by Lance Turner
Posted 10/17/2013 07:37 am
Updated 1 year ago
The Toronto Star on Tuesday follows up on reports out of Little Rock, including our reports here and here, that Canadian millionaire Michael Wekerle is being sued by a Capital Hotel employee after a wild night in Little Rock in 2010.
Wekerle's attorney, Jeff Kehoe, already told Arkansas Business Editor Gwen Moritz that Wekerle was aware of the lawsuit filed by Little Rock lawyers Bud Whetstone and James Swindoll on behalf of a hotel valet, Brooks Jansen.
"He does plan to respond and to defend himself vigorously," Kehoe said, declining to answer any specific questions about the evening, during which Wekerle is alleged to have "caused injury to Mr. Jansen's shoulder and neck when he grabbed Mr. Jansen's arm, twisted it and tugged on it as if he were about to flip Mr. Jansen over his shoulder."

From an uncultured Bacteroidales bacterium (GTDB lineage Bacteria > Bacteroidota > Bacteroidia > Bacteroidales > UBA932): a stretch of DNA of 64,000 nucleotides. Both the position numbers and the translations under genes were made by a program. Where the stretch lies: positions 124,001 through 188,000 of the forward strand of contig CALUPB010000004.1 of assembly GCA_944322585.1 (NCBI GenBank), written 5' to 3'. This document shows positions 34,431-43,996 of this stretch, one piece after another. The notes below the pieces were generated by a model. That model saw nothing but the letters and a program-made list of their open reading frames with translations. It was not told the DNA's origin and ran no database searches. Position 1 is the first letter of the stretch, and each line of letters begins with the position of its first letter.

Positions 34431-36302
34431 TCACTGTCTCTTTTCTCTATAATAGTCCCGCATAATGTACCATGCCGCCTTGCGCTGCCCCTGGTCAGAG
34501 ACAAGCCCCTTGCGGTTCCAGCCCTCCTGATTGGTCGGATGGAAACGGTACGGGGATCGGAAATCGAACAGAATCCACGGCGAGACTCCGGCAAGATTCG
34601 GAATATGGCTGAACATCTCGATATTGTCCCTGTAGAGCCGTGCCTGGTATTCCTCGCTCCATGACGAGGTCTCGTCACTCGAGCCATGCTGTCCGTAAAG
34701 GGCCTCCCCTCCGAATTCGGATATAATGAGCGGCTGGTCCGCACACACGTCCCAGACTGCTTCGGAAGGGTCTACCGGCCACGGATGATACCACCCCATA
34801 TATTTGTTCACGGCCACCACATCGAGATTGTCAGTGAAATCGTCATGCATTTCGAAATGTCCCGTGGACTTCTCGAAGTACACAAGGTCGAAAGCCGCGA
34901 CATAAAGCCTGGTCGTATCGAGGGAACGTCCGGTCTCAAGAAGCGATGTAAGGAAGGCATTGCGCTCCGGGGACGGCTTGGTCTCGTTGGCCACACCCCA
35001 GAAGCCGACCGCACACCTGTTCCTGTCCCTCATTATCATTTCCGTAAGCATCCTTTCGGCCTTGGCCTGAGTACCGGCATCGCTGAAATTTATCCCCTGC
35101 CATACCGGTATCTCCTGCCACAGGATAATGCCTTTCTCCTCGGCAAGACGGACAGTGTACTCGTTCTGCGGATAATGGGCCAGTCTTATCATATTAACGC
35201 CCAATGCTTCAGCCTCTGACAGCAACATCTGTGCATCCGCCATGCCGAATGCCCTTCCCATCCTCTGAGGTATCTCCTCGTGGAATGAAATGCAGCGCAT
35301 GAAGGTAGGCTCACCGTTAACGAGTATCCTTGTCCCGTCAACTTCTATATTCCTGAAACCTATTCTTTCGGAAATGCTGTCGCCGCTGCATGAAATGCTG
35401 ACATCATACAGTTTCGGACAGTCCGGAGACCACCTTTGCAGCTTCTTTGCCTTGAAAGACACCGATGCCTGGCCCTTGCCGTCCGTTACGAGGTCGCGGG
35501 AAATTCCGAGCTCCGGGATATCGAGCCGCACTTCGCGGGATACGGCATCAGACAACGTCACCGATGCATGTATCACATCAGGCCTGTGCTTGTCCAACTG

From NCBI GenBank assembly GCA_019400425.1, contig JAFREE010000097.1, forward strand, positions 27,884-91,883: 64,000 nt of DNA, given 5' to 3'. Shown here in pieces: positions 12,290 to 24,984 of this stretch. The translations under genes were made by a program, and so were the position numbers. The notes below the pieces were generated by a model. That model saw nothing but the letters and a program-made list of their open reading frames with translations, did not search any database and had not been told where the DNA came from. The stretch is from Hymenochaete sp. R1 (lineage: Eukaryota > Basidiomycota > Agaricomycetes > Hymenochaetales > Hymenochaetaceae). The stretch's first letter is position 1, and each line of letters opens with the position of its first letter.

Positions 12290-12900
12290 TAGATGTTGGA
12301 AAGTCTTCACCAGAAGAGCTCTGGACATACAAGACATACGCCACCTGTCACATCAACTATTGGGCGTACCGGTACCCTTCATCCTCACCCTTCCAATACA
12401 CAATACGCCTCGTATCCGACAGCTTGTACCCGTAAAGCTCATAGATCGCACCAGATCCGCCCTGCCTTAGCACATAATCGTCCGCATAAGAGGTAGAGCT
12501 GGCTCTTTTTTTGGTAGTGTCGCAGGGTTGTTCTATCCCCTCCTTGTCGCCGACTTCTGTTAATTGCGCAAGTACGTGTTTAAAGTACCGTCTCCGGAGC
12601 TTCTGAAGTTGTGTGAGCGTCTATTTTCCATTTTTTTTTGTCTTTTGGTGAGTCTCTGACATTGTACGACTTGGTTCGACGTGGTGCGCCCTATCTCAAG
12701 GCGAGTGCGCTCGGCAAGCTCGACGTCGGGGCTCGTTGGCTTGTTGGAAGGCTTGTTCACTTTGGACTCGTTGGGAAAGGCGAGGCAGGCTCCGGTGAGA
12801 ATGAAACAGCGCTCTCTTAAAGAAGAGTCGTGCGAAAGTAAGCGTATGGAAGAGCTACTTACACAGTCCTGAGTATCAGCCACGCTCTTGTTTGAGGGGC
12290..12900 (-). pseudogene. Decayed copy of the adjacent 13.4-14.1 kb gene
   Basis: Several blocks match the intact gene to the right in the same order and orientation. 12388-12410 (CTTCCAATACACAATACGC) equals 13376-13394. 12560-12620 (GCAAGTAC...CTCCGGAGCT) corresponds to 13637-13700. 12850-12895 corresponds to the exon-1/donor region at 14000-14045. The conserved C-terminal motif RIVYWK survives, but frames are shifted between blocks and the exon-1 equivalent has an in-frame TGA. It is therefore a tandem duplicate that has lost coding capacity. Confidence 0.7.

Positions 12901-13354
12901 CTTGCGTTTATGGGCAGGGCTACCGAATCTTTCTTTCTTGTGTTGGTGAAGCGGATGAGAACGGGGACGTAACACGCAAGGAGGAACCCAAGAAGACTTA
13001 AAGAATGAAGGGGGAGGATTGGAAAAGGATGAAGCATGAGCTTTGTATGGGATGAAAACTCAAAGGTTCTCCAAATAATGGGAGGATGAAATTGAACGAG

Jansen is seeking $75,000 in damanges.
On Tuesday, the Toronto Star published its report on the incident, including a statement from Wekerle himself:
In a statement emailed to the Star by his lawyer, Wekerle said the incident occurred during a difficult period of his life.
"I had just lost my wife and I still have difficult moments. While I dispute certain parts of the allegations, I acknowledge that on that night three years ago I behaved in a way that I'm not particularly proud of. For that, I apologize. There is a legal process currently unfolding and I am going to let it run its course," he wrote.
The Star report cites a Toronto Life magazine article on Wekerle that noted that Wekerle's wife died of a heart attack in March 2010 at age 39. The magazine said that after her death, Wekerle "began behaving erratically":
Sometimes he would go to work at noon, sometimes not at all. But when he did, he would arrive to the whispers of colleagues who’d heard about his latest late-night shenanigans—dancing like Jagger on the patio at One, say, or driving around town with a car full of women.